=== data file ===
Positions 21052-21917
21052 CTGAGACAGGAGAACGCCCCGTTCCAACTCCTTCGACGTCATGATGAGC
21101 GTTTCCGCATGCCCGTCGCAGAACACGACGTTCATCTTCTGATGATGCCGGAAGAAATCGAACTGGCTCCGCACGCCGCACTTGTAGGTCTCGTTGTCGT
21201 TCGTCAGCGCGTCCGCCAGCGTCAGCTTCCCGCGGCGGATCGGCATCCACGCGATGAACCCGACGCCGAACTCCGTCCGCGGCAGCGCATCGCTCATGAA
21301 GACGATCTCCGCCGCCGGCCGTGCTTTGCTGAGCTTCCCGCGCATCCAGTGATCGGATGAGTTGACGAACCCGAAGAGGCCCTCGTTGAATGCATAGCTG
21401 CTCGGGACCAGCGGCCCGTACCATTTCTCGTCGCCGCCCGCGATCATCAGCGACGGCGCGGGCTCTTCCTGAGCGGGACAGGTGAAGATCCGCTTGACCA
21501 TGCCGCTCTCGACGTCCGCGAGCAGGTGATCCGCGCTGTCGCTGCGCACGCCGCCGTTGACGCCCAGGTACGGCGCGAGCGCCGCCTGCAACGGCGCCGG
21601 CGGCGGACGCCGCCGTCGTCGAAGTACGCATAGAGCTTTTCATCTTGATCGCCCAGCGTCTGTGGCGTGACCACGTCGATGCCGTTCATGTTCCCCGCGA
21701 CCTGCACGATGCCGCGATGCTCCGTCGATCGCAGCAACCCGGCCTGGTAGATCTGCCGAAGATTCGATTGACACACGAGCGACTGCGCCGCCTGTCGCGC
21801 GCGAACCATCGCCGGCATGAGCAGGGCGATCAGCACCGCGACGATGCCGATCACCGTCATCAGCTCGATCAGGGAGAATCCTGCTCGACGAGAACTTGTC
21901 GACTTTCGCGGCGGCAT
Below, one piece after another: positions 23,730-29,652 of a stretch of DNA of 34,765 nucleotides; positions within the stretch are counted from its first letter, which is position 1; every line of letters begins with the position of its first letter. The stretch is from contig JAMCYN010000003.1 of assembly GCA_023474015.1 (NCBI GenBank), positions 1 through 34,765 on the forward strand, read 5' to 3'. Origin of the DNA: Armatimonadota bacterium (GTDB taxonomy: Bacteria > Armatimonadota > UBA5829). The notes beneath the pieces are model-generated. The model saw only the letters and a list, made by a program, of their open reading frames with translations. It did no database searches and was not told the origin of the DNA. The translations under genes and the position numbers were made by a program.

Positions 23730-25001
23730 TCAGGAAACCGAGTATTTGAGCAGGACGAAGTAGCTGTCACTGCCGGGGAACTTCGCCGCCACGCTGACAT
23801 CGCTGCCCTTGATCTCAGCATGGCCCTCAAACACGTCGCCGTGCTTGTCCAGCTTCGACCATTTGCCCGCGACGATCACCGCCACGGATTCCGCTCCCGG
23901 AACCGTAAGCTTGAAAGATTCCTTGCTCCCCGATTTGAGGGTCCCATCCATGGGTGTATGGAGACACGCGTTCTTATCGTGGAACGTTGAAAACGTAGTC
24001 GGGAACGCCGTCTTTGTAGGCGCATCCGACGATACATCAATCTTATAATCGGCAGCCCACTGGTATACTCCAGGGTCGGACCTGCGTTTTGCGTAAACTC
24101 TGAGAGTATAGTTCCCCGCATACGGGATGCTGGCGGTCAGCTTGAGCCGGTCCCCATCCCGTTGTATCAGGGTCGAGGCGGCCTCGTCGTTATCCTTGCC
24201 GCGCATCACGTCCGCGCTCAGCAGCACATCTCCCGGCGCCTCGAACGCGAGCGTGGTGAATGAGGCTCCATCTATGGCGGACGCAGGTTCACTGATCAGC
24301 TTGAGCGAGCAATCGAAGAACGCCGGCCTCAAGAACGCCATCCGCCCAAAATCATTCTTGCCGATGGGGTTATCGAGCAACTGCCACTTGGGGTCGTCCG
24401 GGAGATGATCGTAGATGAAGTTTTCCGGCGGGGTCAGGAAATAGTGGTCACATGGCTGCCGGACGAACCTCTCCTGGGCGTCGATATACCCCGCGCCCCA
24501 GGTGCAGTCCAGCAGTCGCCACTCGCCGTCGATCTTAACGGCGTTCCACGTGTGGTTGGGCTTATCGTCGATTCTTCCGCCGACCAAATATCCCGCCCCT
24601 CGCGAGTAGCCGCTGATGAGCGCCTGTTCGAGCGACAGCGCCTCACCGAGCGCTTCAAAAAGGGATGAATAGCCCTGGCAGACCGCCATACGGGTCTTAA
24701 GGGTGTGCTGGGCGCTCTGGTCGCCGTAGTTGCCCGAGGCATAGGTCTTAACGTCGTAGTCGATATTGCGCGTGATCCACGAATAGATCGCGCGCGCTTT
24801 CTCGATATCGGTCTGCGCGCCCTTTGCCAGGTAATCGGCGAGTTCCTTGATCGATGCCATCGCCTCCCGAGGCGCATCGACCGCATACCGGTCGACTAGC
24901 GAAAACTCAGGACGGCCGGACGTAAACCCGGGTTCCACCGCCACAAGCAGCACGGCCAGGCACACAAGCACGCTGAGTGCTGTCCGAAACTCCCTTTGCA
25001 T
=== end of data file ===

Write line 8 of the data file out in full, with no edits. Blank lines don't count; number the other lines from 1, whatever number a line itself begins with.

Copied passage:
21601 CGGCGGACGCCGCCGTCGTCGAAGTACGCATAGAGCTTTTCATCTTGATCGCCCAGCGTCTGTGGCGTGACCACGTCGATGCCGTTCATGTTCCCCGCGA